After lunch we had two further work streams. As an International PR Social Media Consultant and Digital Strategist I brought together two leaders in their respective fields, Chicago Mercantile Exchange’s Executive Director for Corporate Communication’s Allan Schoenberg (@allanschoenberg) and Noriyuki Shikata (@norishikata) who is the Political Minister to the Japanese Embassy to the UK. Up for debate was how to use social media across international borders. An essential point given that social channels today cut straight through borders and jurisdictions.
Following Allan we had Noriyuki Shikata, a leader in eDiplomacy. Nori shared with us his insight on how social networks were used by the Prime Minister’s Office of Japan following the great Tohoku Earthquake and Tsunami. For the government of Japan it became an essential tool in engaging with the international community.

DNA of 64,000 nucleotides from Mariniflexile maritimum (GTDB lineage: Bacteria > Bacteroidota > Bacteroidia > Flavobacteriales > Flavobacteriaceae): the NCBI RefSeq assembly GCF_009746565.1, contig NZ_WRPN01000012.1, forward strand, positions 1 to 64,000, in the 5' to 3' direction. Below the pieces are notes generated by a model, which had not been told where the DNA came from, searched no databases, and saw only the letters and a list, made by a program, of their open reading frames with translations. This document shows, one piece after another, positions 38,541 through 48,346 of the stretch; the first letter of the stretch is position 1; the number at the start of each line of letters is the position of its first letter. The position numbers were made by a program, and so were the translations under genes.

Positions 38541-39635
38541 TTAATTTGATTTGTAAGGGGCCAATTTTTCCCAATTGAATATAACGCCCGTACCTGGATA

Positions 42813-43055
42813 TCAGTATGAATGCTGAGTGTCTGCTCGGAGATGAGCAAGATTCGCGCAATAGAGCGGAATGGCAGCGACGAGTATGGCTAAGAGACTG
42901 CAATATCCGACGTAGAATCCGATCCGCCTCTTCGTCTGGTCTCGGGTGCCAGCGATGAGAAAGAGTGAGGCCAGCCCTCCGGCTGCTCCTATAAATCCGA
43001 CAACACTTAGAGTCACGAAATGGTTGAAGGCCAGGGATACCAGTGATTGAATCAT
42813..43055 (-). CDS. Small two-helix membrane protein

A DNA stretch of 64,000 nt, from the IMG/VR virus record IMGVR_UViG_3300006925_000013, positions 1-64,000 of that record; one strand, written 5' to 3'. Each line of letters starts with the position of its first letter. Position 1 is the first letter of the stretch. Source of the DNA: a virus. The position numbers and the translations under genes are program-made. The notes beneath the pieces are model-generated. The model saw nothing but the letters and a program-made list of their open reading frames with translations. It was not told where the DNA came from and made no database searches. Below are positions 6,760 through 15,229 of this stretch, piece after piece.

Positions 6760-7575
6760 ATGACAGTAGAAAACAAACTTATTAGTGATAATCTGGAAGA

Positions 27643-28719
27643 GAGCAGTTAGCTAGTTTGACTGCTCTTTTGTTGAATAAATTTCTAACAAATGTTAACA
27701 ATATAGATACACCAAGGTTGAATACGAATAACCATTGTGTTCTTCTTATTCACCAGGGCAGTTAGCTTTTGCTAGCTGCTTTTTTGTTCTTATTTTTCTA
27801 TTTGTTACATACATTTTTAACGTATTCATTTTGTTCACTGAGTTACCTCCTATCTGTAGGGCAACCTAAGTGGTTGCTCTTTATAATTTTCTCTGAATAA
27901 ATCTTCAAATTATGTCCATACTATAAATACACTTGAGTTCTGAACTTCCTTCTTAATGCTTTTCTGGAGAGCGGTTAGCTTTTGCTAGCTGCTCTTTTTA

The session following ours focused on digital and social commerce. Speakers focused on using social and digital channels to support sales and how sales should be owned by everybody in an organisation, especially with the influence of social channels.
Fact is that reviewing this conference, we can see that the communications landscape has already changed. It has changed because people have adopted technology, they have turned to social networks and mobile devices to share more, to discuss and debate, all through channels that we can listen in.
Organisations though still retain their 20th Century broadcast mentality. They talk and expect you to listen. Yet the more that people talk, the more that people share the more empowered they become. The faster they expect answers and service, let it be from the private or public sectors.
As a result, business has to change, the delivery of public services have to change. Digging your heads in the sand only goes and creates opportunities for others. And those that are risk averse have more to gain.